A key purpose of journalism is to provide an adversarial check on those who wield the greatest power by shining a light on what they do in the dark, and informing the public about those acts.
A BC political journalist:
For sums paid to my agents at the National Speakers Bureau, you can engage my undivided attention and I will shine a light for you, enabling your organization to deal successfully with those who wield the greatest power. I won’t bother to inform the public about acts done in the dark.
From the Code of Ethics of the 106-year-old Society of Professional Journalists:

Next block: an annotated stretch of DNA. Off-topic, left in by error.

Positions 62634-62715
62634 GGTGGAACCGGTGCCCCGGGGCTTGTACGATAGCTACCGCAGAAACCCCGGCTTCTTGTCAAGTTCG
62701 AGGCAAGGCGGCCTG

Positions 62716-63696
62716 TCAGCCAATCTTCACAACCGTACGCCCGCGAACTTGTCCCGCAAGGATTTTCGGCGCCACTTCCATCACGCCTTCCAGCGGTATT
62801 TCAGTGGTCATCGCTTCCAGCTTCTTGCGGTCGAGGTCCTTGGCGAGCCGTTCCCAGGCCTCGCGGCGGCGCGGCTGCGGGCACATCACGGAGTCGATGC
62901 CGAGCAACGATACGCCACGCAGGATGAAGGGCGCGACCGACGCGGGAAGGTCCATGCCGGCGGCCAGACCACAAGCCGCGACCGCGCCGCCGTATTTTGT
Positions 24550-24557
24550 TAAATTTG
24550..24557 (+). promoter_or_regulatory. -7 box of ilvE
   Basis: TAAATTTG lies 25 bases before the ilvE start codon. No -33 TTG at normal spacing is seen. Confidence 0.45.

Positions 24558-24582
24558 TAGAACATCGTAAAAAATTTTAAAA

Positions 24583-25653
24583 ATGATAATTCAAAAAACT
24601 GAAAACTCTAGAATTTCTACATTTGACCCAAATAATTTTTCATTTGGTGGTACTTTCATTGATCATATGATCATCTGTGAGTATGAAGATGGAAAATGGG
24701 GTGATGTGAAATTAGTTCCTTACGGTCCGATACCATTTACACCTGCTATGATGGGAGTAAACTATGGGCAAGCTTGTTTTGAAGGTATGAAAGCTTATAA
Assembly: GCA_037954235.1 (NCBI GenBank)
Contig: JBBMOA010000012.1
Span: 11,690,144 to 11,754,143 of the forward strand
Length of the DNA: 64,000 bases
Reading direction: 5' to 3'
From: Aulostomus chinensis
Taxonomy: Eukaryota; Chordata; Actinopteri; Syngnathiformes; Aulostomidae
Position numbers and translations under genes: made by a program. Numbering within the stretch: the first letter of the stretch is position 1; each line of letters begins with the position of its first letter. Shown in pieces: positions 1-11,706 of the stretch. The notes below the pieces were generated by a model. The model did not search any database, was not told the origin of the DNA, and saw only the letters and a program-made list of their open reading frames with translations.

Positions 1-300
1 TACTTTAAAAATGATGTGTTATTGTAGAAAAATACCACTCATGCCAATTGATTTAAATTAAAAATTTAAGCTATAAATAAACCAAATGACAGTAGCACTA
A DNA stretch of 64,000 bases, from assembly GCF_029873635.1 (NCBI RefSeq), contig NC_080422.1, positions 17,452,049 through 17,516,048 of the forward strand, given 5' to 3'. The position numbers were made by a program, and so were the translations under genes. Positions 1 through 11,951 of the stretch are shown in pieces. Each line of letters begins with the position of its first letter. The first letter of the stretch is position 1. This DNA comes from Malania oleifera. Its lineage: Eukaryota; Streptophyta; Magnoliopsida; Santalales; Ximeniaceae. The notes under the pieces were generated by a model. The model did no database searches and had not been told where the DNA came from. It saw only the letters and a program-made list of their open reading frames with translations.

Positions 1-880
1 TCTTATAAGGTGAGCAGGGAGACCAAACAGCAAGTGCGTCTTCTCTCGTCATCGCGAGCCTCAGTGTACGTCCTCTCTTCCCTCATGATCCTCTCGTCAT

- Avoid conflicts of interest, real or perceived. Disclose unavoidable conflicts.
- Refuse gifts, favors, fees, free travel and special treatment, and avoid political and other outside activities that may compromise integrity or impartiality, or may damage credibility.
- Be wary of sources offering information for favors or money; do not pay for access to news. Identify content provided by outside sources, whether paid or not.
- Deny favored treatment to advertisers, donors or any other special interests, and resist internal and external pressure to influence coverage.
- Explain ethical choices and processes to audiences. Encourage a civil dialogue with the public about journalistic practices, coverage and news content.
- Respond quickly to questions about accuracy, clarity and fairness.
An example of “civil dialogue” on CKNW by BC journalists:
An old favourite here: Still ROTFL.